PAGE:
Extremism and Moderation: Happy Management Day

Frank Kollman
Frank Kollman

I like to think of myself as a moderate.  On the other hand, I have strong opinions on many things.  I try to keep an open mind with people with whom I disagree, but like Mark Crislip on Quackcast, I do have standards.  Lately, I have tried to be fair and keep an open mind, but extremists have certainly made it difficult.

I’m reminded of Barry Goldwater, who said:  “Extremism in the defense of liberty is no vice.  And moderation in the pursuit of justice is no virtue.”   I will confess not knowing that Marcus Tullius Cicero said something nearly identical 2000 years earlier.  Has it stood the test of time?

I used to believe that Goldwater and Cicero were correct, but now I am not so sure.  I guess it is all a matter of how you define “liberty” and “justice.”  Liberty, in my mind, means that the government stays out of your life as much as possible.  If that definition is true, then extremism is called for to stop the government from spying on me, telling me how big my soft drinks can be, and messing with my health insurance.  Many people, however, are comfortable – in fact thrilled – that the government is interfering with their liberties to make them “safer,” “healthier,” and better insured.  Their definition of liberty is clearly different from mine.

Defining justice is even more difficult.  What constitutes justice for one person often means injustice for another.  Are you more of an “eye for an eye” person or a “turn the other cheek” kind of guy?  The Constitution proscribes “cruel and unusual punishment,” but one person’s cruel and unusual is another person’s idea of leniency.  In the minds of many, justice and fairness mean the same thing – they don’t.  Many fanatics in the Middle East would argue that killing of innocents is just, especially if the victim is of a different religious group.

Extremism is one of the reasons why the President is paralyzed to do anything in Syria, choosing instead to pass that hot potato along to Congress.  [A good idea, but you know he would not have done so if the polls overwhelming favored intervention.  I digress.]  It may be impossible to decide what the correct decision is with respect to attacking Syria, and it may be just as difficult to determine what the “best” measured decision is.  People argue that appeasing the Germans caused World War II, as people argue today that allowing Syria to use chemical weapons will embolden the other crazies in the region – like Iran – to act with similar impunity.  That may be true.  Moreover, it is very likely that the crazies we remove will be replaced by crazies who, like their predecessors, will be just as extreme.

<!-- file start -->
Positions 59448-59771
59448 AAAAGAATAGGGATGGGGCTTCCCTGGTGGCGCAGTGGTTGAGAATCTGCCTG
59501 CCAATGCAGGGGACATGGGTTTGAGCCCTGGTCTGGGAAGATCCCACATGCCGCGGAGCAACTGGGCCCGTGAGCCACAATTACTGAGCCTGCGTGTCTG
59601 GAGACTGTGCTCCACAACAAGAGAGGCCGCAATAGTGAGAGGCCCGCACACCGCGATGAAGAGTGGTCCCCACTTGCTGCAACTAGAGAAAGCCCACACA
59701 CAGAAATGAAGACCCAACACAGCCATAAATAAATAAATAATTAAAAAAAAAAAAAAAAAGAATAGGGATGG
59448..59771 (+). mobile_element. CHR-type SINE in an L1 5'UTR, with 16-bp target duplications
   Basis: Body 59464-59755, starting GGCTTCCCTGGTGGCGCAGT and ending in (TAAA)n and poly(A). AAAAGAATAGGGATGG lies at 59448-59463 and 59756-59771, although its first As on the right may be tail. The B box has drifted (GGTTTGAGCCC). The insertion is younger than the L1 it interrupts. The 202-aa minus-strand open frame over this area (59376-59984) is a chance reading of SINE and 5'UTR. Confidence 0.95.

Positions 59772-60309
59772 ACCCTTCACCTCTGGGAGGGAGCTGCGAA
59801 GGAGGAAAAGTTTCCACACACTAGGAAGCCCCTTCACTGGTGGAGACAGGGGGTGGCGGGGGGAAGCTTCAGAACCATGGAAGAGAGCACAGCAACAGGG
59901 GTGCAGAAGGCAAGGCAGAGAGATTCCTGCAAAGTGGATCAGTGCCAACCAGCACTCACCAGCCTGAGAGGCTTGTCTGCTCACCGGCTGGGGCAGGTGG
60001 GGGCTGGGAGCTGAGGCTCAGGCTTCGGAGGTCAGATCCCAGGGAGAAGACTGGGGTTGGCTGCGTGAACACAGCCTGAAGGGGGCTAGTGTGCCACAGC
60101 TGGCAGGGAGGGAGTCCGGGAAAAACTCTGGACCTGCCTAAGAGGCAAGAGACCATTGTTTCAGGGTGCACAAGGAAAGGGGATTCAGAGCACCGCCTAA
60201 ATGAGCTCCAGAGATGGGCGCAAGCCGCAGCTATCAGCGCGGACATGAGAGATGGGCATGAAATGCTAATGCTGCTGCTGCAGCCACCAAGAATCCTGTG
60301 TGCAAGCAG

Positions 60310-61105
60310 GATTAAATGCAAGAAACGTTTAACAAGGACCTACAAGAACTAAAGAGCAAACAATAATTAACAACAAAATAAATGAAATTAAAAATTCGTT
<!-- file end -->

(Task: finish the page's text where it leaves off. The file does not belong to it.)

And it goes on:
Today is my 35th Labor Day as a management labor lawyer.  The past few years, I’ve been getting a kick out of calling it Management Day.  Not everyone catches on immediately, but I like thinking that management plays a large part in the ability of employees to celebrate this three-day weekend.  [Truth be told, all the stockholders of my law firm are employees, including yours truly.]

Management and labor seem farther apart than at any time in those 35 years.  The National Labor Relations Board is stacked with anti-employer zealots; the Department of Labor treats employers like criminals (especially in the area of safety and health); and unions are angrier (but smaller) than ever.  Antidiscrimination laws appear to be out of control; employees “protected” by these laws practically dare their employers to fire them.

Management and labor will rarely agree on what a correct decision looks like, but they can almost always agree on what the best decision is under the circumstances.  Moderation, until we can agree on definitions of liberty, justice, and fairness, is the only way that management can continue to provide jobs and labor can continue to provide motivated people to fill them.

Management and labor cannot become the Sunni and Shia of the American workplace.  Yes, there will be extremists in the management camp who are only interested in profit and extremists in the labor camp who were only interested in how much time off they get.  The majority in both camps, however, are moderates interested in keeping the business going, being paid a fair wage, making a decent profit, and keeping the peace.  To those moderates:  Happy Labor and Management Day.

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